The Isle of Iona feels very far away from the rest of the world. Sometimes, this isolation is more social than geographic. It took me only a day and a half to get here from Crawfordsville, Indiana, but sometimes family, friends, and all else that makes the world familiar seems light years away. This includes the news. I have access to the Internet at only one location in the Abbey, and most days this means walking here to sort through email and check the news for about 30 minutes (newspapers drop in from time to time, but not regularly).
And as such, it was not until a few seconds after I posted my blog to Facebook last week that I learned of the shooting in Orlando, and so began a week characterized by feelings of isolation, homesickness, and frustration by me and most of the staff. The shooting affected me more than others in the USA have, which is a sobering thought - that there are countless similar instances against which to compare this one. I'm not sure why this is. Perhaps it is because I am far from home, or because I am growing older and these events seem more real to me than they did when I was a child. Maybe it is because this latest act of gun violence claimed more lives than any other in US history. I am also aware of the details unique to this case. I have many friends in the LGBT community, several of whom were celebrating Pride month at establishments like the Pulse nightclub last weekend. I am scared for their safety. I am also scared by the growing threat of ISIS and extremism both abroad and in my own country. So for a multitude of reasons, this hit a little closer to home than I would have liked.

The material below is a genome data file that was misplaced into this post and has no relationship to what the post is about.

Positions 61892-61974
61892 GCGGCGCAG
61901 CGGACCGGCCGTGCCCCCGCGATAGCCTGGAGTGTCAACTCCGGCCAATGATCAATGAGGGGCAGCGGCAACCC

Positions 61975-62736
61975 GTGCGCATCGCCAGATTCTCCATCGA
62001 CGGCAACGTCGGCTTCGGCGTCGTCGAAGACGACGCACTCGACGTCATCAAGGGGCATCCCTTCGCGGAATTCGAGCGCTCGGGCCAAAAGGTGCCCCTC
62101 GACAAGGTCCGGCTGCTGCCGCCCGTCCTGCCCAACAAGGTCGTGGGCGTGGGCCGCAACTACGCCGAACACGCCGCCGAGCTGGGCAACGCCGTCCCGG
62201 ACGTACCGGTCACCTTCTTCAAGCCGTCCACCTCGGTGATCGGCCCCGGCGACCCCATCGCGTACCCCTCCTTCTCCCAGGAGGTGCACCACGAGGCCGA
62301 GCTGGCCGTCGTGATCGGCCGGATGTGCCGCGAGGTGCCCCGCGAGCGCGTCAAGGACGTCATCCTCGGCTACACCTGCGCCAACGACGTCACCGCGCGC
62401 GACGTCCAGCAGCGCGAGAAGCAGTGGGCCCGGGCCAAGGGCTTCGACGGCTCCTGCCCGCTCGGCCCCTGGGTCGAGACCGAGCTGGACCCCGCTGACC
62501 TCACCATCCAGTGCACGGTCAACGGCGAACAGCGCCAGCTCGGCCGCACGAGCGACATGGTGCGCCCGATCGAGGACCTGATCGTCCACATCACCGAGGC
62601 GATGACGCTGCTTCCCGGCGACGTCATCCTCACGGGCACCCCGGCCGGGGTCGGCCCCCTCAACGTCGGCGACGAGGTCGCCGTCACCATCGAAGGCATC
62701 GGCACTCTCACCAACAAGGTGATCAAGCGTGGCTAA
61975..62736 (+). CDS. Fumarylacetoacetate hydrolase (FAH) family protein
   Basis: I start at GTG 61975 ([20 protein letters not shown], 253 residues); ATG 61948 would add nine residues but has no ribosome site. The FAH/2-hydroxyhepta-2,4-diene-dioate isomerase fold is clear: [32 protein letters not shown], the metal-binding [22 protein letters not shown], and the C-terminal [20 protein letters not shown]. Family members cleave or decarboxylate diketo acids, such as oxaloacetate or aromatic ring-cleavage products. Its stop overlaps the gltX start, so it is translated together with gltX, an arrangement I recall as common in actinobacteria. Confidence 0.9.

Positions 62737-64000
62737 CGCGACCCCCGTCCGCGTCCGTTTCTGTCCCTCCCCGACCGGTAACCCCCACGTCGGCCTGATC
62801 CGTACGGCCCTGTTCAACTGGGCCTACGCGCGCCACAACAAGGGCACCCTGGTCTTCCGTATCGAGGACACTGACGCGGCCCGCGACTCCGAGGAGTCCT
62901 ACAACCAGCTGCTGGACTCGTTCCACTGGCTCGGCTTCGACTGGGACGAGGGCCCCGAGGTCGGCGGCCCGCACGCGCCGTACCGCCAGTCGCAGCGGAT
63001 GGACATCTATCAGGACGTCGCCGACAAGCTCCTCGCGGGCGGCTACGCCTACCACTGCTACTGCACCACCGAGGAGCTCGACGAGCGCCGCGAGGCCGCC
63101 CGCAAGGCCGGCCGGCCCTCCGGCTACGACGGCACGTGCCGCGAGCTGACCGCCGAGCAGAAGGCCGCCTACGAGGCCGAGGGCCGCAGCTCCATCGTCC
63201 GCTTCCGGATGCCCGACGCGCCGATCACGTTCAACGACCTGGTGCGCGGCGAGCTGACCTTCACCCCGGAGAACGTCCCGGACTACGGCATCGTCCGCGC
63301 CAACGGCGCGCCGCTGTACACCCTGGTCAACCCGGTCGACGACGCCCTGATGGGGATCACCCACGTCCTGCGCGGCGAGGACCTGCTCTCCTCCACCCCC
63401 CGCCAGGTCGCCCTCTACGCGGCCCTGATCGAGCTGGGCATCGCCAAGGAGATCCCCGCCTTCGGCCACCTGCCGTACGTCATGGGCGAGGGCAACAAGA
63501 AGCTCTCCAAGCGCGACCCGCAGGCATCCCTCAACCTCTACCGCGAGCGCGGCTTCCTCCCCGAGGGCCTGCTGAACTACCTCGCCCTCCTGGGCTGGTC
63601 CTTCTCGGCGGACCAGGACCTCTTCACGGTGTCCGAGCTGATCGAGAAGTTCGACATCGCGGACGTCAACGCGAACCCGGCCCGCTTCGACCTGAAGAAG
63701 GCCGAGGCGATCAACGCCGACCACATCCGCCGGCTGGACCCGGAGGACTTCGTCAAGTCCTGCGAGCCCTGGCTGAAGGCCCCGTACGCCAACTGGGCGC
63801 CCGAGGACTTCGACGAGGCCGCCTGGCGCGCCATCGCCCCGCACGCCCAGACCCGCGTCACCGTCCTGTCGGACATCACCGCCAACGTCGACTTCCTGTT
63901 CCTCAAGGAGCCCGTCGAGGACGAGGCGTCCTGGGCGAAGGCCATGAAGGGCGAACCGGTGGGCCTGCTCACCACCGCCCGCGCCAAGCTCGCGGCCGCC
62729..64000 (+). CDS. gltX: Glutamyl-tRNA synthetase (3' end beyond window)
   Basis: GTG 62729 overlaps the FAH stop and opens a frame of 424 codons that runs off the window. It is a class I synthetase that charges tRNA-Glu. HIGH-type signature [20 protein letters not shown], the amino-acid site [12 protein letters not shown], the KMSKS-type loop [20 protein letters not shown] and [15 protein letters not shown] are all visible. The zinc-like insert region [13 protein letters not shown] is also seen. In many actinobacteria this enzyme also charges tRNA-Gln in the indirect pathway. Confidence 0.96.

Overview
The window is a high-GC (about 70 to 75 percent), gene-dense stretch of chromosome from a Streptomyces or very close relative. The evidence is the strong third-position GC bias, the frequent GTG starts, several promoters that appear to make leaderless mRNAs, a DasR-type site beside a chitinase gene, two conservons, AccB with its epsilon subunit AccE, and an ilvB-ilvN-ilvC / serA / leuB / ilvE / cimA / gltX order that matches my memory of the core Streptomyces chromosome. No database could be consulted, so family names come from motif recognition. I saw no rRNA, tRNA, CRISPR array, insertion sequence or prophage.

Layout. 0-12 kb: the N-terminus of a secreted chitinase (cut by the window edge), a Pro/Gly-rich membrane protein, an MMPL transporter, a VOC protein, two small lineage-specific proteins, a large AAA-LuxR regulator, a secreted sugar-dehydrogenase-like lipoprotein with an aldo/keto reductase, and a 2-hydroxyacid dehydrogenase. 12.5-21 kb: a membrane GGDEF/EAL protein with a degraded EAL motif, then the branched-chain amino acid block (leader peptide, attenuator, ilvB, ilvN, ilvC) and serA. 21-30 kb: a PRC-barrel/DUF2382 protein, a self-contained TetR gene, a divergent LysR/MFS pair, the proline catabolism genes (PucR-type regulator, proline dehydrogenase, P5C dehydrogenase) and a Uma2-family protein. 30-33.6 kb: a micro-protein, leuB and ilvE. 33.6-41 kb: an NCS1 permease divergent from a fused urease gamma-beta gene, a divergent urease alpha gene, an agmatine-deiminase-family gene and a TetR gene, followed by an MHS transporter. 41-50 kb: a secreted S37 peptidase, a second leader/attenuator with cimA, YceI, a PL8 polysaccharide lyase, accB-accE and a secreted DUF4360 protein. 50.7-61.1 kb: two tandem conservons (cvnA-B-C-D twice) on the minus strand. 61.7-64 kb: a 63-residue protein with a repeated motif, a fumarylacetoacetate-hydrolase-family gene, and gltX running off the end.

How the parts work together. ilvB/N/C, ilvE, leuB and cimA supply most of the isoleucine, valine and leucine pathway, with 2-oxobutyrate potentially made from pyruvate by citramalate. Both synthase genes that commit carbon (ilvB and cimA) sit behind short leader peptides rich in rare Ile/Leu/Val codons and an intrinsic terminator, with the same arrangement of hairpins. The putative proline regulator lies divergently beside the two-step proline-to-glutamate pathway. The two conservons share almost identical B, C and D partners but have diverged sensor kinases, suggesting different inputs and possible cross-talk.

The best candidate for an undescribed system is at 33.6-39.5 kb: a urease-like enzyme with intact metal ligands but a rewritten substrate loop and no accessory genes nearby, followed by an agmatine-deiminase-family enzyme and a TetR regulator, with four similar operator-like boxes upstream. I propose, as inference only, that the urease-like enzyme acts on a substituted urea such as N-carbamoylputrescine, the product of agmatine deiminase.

But while my thoughts were elsewhere, I was still here, on this remote island, attempting to live in community with people who were similarly scared, frustrated, and angry at the world that seems so dark and full of sin at times like these.
That very night, however, these two worlds came crashing together in a way I did not expect - in worship. Every Sunday, the volunteers organize a nighttime Taizé prayer service in the Abbey. Taizé is an ecumenical Christian community in France famous for its contemplative worship that makes use of repetitive, chant-like songs in many languages, including Latin, French, German, and English. At Iona we sing Taizé prayer by candlelight seated on the floor.
This week, I was leading the service with another volunteer, and it was my responsibility to read the intercessions. And after learning about the massacre in Florida just hours before, there was no way that I could pray what I had already planned. It was clear that we would instead pray for the situation we found in front of us. But what can one pray in the face of such evil, such darkness, when so many people are feeling the absence of God and his love? The only words I could find were "Lord, have mercy." The Kyrie. Words that for me, don't try to explain how such suffering can exist, but don't run away from such suffering, either. So we prayed, in our doubt, in our fear, "Lord, have mercy." Kyrie Eleison. And that became the framework for our prayer as we prayed for Christ's light to illuminate our darkness, as we prayed for for those who had died, for their families, for the man who committed the atrocity, and for ourselves, each stained by sin and death.
It wasn't an uplifting experience, but it was an honest one. Fifty candles burned in a rack above our heads, one for each life stolen in a rain of bullets. It brought the dark and dangerous world into our safe, quiet island community, and that's about all we could do. To make ourselves vulnerable, to feel someone else's pain. Prayer and church shouldn't always make us happy. But it should always put us in communion with all of God's world, the good, the bad, and the ugly. Prayer should break down the isolation between us and God and between us and the world. It has been said that the Church should comfort the disturbed and disturb the comfortable. I hope that we did that faithfully last week.
Rest eternal grant to your fallen children, O God. Let light perpetual shine upon them. May their souls and the souls of all the departed, through the mercy of God, rest in peace. Amen.